(Photo by Matthew Murphy)
Written by Patrick Chavis
The subject of tragic love has been covered in plays and stories for centuries — think of the iconic example of Shakespeare’s Romeo and Juliet. Tragic love stories are told and retold because love is a powerful and all-encompassing topic. Everyone can relate–whether for an object or a person, people search endlessly for some type of love. When told well, stories can show how fragile love can be and how easily it can be taken away. It’s no surprise these tales strike a chord deep in our hearts.
Cameron Mackintosh Presents Boublil & Schonberg’s Miss Saigon, playing now at the Segerstrom Center of the Arts, which strikes a strong chord with a soulful but tragic storyline and a cast of Broadway-level vocalists who deliver.
Set near the end of the Vietnam War, Miss Saigon is the story of Kim (Emily Bautista), a girl from the Vietnamese countryside who gets hustled into working at a brothel/bar called Dreamland by the sleazy owner known as The Engineer (Red Concepcion). During her first night on the job, Kim meets an American GI named Chris (Anthony Festa), and they fall in love. The war separates the two lovers, and as time progresses, things get more and more complicated as the couple work to overcome the many obstacles blocking their reunion.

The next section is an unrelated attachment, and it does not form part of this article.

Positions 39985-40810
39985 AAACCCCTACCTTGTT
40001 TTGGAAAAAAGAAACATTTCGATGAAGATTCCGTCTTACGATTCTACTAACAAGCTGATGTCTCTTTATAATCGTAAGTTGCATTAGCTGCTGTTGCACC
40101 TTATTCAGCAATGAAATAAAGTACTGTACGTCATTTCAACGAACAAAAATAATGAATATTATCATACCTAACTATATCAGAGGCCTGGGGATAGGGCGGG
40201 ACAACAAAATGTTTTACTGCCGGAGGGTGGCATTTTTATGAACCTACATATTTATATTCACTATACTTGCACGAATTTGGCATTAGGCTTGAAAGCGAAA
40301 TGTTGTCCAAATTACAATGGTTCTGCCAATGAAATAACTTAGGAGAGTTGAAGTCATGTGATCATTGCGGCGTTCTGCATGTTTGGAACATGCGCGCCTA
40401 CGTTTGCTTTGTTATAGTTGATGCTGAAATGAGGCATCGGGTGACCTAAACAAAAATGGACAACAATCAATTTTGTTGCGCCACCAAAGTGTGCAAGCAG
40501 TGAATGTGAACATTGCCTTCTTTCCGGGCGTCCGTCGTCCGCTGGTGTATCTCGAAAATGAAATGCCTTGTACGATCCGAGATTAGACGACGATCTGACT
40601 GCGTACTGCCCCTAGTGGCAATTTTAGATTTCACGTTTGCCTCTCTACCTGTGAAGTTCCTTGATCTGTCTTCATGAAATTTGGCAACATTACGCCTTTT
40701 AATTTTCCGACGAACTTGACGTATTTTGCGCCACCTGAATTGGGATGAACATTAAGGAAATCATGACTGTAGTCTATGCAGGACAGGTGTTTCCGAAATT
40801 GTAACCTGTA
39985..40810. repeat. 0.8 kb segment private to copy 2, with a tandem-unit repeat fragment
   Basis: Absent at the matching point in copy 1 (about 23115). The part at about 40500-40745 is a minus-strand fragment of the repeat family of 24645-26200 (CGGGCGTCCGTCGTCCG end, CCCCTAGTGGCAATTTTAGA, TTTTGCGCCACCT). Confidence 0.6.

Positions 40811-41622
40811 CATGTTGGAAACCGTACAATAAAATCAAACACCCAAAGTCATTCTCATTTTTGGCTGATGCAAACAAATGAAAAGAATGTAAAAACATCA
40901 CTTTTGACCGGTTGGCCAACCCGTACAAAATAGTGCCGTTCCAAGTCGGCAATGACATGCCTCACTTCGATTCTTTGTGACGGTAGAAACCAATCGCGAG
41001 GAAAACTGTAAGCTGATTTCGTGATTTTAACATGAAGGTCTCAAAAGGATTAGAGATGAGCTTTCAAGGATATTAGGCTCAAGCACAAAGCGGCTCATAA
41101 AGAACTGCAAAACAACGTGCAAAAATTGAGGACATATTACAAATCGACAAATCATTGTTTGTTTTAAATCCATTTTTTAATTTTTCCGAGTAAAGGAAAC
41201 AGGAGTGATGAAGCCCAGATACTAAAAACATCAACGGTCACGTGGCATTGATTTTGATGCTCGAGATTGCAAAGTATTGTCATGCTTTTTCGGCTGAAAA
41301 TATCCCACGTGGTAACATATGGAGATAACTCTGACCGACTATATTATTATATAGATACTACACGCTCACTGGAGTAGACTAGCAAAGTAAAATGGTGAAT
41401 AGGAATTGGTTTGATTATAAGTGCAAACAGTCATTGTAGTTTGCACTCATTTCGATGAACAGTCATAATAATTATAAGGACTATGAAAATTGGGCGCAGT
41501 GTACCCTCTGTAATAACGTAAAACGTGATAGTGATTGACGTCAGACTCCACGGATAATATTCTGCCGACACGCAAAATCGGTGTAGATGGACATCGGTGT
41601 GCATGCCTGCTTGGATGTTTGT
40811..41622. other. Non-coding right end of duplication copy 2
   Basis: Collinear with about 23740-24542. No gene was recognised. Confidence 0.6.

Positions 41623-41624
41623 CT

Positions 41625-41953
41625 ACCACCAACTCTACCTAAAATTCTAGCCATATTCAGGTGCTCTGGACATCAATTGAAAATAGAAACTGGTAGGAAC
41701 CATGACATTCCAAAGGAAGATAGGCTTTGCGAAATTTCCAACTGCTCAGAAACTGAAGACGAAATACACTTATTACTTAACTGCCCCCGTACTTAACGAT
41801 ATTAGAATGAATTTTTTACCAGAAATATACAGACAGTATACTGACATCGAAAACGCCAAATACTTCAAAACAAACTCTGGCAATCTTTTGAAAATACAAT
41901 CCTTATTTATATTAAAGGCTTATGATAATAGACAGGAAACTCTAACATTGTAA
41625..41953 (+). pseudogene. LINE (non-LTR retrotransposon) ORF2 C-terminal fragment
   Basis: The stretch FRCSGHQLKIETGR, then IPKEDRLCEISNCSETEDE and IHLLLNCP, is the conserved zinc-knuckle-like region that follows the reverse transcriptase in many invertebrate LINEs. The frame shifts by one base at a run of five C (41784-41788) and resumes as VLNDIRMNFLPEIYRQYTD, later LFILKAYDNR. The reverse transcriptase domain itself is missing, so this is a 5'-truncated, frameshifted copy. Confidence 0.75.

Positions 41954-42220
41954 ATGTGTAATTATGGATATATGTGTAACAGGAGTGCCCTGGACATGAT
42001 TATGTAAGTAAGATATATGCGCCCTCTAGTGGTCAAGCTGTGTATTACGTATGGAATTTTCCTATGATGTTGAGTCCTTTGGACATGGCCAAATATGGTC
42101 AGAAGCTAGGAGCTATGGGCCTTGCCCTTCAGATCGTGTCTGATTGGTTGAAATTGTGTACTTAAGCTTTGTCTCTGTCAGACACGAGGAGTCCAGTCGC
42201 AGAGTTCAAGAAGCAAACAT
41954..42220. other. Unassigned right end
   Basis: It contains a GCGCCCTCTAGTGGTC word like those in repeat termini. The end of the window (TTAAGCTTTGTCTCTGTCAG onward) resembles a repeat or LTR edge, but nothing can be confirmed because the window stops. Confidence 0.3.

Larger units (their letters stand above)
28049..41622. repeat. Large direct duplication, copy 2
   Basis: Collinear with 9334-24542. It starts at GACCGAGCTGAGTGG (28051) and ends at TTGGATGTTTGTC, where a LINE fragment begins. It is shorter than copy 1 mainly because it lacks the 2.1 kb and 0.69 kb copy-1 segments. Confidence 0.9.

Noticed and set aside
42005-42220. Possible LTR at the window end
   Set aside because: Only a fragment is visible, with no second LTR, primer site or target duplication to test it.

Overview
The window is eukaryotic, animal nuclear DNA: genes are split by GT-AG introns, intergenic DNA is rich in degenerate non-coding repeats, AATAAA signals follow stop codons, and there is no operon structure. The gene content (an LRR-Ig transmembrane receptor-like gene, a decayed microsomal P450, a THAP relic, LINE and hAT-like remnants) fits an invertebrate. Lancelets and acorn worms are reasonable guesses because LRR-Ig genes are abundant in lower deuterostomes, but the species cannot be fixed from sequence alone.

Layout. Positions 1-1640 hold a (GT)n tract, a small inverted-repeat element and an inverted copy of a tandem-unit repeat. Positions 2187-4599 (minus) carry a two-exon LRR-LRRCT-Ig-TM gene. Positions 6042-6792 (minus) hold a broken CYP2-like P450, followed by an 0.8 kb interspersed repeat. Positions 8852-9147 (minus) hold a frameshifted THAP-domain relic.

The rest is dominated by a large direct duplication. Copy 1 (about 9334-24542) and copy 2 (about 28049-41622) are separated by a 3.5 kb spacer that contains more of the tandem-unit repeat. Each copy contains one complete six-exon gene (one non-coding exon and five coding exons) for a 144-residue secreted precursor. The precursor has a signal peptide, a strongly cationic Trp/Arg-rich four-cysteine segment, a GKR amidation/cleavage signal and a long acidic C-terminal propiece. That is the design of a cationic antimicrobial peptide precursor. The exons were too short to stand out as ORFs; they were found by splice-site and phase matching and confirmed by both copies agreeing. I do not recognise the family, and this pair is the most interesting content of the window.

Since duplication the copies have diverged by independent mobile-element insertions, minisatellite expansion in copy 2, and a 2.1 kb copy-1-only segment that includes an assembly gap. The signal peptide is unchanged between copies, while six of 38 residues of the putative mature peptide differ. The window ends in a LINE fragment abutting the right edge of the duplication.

There are many obvious, stereotypical ideas used in this show. Miss Saigon is a product of its time, around the late ’80s. Unfortunately, the result is yet another story about love, over-done at first sight. It’s also another story featuring an Asian character written with minimal personality. How much do we learn about the character Kim?– virtually nothing besides that she falls in love hard and fast.
Even with these issues, there exist positive reasons why this musical has lasted this long. One of the strongest parts of the story is the section about the Bui Doi. There’s a full song about the Bui Doi — children of American Soldiers and Vietnamese women who were abandoned during the Vietnam war. This was true and one of the many horrible things that occurred because of the war. Although the message is delivered in a highly melodramatic style, Miss Saigon shows at least some of the toll the war had on the Vietnamese and everyone it touches in this story.
The acting between our leads, Festa and Bautista, is excellent, and they sell their love on stage. The performance from Ellen (Ellie Fishman) was fantastic as she delivered one of my favorite songs from the show–“Maybe.”
The songs and music in this production are very well produced. The singing from Emily Bautista (Kim) is delicate but strong enough to be heard throughout the building. The score is a beautiful mixture of classical, jazz, and Vietnamese-sounding melodies under the direction of conductor Will Curry.